I thought it was a joke, but it true. The State Department now has a bike lending program. You can borrow a bike at State and peddle to your meetings around town, at least until 4:45, when you have to bring it back. The bikes on offer seem a little lame, but I like the idea. I hope it catches on and I also hope that it provokes a bit of culture change at the Department and in the wider community.
I have been using my bike to get to work since my very first real job, when I rode clean across Milwaukee to get from the South Side to Mellowes’ Washer Co on Keefe Street. That means I have been commuting by bicycle since 1973 – around thirty-six years, so I know something about bike commuting. Overall, it has gotten better, at least in Washington. They have built some good bike trails and put some bike lanes on the road. I can ride the 17 +/- miles to work almost completely on bike trails or lightly traveled roads. (Of course, that required some planning. When we bought our house in 1997 we made sure we were near both a Metro Stop and a bike trail. The W&OD bike trail is a mile from our door.) But we still get no respect when we mix with traffic.
For example, part of my bike ride to work goes down a city street – Clarendon Boulevard – in Arlington. There is a nicely marked bike trail along the road, which is a one-way street most of the way I go. It is also mostly downhill on the way to work, which would make it a nice ride except for the cars. People treat the bike lane like a drop off zone. They pull in front of me and then abruptly stop and sometimes pass me and then make a right turn right in front of me into a side street or parking lot. Since they just passed me, I assume they should be able to see me, but they don’t seem to care. They know that I have few options. I don’t get as upset about this as I used to, but these clowns endanger my safety. I especially hate the people who talk on cell phones.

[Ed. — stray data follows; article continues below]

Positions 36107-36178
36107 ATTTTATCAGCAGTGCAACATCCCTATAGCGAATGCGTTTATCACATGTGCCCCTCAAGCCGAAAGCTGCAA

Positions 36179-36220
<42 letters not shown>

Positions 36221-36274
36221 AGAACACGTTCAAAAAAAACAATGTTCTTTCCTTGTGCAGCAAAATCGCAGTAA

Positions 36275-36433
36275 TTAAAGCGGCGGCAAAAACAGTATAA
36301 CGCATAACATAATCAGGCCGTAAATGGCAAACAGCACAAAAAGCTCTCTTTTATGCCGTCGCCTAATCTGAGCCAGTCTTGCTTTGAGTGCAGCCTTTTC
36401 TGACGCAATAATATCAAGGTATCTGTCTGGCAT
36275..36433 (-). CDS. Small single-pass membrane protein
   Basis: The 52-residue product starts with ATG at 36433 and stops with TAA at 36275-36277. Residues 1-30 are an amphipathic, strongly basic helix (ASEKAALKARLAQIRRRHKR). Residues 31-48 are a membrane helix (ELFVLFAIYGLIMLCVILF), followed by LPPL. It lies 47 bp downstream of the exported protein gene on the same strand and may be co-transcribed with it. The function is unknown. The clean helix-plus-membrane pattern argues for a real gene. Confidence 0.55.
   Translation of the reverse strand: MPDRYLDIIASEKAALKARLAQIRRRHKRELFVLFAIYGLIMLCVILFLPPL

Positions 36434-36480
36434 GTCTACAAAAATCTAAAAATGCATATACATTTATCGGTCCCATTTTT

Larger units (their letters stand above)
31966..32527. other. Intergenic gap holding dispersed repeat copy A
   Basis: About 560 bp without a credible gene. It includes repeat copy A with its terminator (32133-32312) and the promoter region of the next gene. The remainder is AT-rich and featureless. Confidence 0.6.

There really is no such thing as multi-tasking when driving. There is just driving poorly.
I have had a few close calls and one bona fide bike & bone crunching accident – in Norway where I got seriously hurt and had the pleasure of experiencing socialized medicine – but I really cannot complain when I consider how many miles I have logged. Most people apologize and lamely claim they didn’t see me. Sometimes they are aggressive and tell me that I should not be on the road. I would caution drivers that it is probably not a good idea to do this when the bike is at the side of your car, since we have metal pedals and can easily scratch the paint on the side of the car door with those pedals “by accident” w/o anybody noticing until later. That is what I used to do … in my younger days of course.
The daily practical problem with biking is lack of showers. I am lucky because Gold’s Gym is across the street & I keep clothes in the office to change into. Otherwise you cannot really ride if you work near other people. You will get sweaty even on a short ride, especially in a climate like ours in Washington. You also sometimes get rained on and spattered with dirt. State Department, like most other big organizations, talks a good game about bikes, but does not provide showers and changing areas.
I figure the State Department’s bike lending program is mostly a PR gesture, but it is good if it gets people thinking about riding bikes to work and appointments. The world has become friendlier to bike commuters. Thirty years ago, almost everybody thought I was crazy; today only about half think so.